Bargain bins in book stores always catch my eye. Many months ago I came across a book in one such bin called Painting Chinese. The author was Herbert Kohl.
The book jacket description intrigued me. The book, it said, had been written by a retired teacher and was the story of how he learned to stop being a teacher and be a student instead.
One day, while wandering about San Francisco, Kohl came across a school of Chinese art. He registered for a painting class and assumed he would be placed in a class of adult learners. But when he showed up on the first day, he was the only adult in a room full of children.
In his professional life, Kohl had been highly respected as a teacher of kids and as a teacher of new teachers. Yet when he signed up for Chinese painting classes, his reputation did not proceed him. He knew little of painting, brush strokes or Chinese landscapes.
Kohl was used to thinking of himself as an accomplished and educated individual, but when it came to Chinese art, he was an utter beginner. Even the kids, his fellow students in his class, knew more than he did.
The book, Paining Chinese, is about Kohl’s attempt to accept this new circumstance in his life. It is also about his struggle to grow old with grace and dignity.
I enjoyed the book immensely, but I found I couldn’t read it for long stretches of time. Brief snatches of time seemed to help it sink into my mind better. Even after I had set the book down and moved on to other things in my day, I found myself thinking about it, for Kohl’s attempts to learn how to paint Chinese landscapes reminded me of my own attempts to learn how to write Japanese haiku.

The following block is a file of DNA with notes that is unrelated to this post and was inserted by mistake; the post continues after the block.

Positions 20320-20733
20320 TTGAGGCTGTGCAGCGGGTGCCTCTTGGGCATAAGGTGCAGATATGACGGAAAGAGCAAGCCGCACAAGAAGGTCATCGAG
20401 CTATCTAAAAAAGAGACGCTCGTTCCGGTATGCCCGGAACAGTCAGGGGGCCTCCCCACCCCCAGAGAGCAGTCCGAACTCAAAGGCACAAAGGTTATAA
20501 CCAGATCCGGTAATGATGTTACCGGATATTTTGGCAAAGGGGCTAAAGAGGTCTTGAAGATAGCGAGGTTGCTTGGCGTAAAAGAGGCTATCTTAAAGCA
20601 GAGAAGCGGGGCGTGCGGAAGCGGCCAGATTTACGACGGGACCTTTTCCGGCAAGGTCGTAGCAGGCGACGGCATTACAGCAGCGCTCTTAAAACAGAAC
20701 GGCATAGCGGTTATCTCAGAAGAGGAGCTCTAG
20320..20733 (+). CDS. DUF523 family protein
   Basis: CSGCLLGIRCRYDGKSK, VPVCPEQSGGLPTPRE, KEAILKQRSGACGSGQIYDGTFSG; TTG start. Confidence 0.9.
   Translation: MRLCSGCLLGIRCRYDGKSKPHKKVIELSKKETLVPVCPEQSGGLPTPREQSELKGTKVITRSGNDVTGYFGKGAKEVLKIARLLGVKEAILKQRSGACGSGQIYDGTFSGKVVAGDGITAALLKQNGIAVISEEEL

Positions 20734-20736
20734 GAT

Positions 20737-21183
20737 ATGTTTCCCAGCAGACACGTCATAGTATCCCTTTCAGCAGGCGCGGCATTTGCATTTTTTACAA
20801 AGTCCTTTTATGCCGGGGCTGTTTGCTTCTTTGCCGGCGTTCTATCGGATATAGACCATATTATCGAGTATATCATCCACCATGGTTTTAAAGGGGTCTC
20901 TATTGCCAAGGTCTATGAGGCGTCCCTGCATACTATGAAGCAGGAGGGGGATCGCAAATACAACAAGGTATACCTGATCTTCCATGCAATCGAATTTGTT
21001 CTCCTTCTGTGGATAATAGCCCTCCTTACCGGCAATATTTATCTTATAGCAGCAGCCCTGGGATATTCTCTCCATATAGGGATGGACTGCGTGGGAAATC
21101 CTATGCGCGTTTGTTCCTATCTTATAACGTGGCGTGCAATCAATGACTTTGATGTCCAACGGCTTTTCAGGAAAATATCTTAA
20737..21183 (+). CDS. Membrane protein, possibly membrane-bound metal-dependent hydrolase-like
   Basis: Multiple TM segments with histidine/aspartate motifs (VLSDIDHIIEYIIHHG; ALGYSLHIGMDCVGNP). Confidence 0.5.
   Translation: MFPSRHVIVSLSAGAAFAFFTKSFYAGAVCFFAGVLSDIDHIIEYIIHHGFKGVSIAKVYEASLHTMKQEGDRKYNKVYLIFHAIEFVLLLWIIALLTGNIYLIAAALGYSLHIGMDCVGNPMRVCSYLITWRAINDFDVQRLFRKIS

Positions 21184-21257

Towards the end of the book, after three years of learning, Kohl wrote about the daily walks he had gotten into the habit of taking and how the process of painting Chinese landscapes had altered the way he looked at nature. He wrote:
“On the walks, I discovered how much my perception of nature had been transformed by painting Chinese. I looked at the ocean as a force, alive and active. Trees had become individual beings, establishing their place in a crowded natural environment … All of this had been around me for over twenty years, but I hadn’t seen it with such detail and specificity. I was fully there, living that moment and not distracted. I let the environment take hold of me rather than just walk through it … the world suddenly became light, beautiful, and most of all more visible.”
Haiku, in many ways, has done the exact same thing for me. Now that I am ending my third year of posting on Haiku By Two, I am finding that I see my own natural environment differently.
Because traditional haiku requires a kigo, or a nature reference, I have been been paying attention to natural cycles in ways that I wasn’t before I started writing haiku. For example, I have been watching the big cottonwoods by my driveway for three years now. I know that, come fall, they are not the first trees in my yard to loose their leaves. I also know that a family of squirrels has built a new nest among their branches. In the spring, I know how to look up into their canopy and judge whether or not their cotton-ball seeds are going to start dropping tomorrow or next week. These trees have become individuals to me. And, for me, there is value in that.
I don’t know how long Alison and I will keep Haiku By Two going. But I do know that learning how to haiku has changed how I view the natural environment around me. And that’s I lesson I intend to hold on to.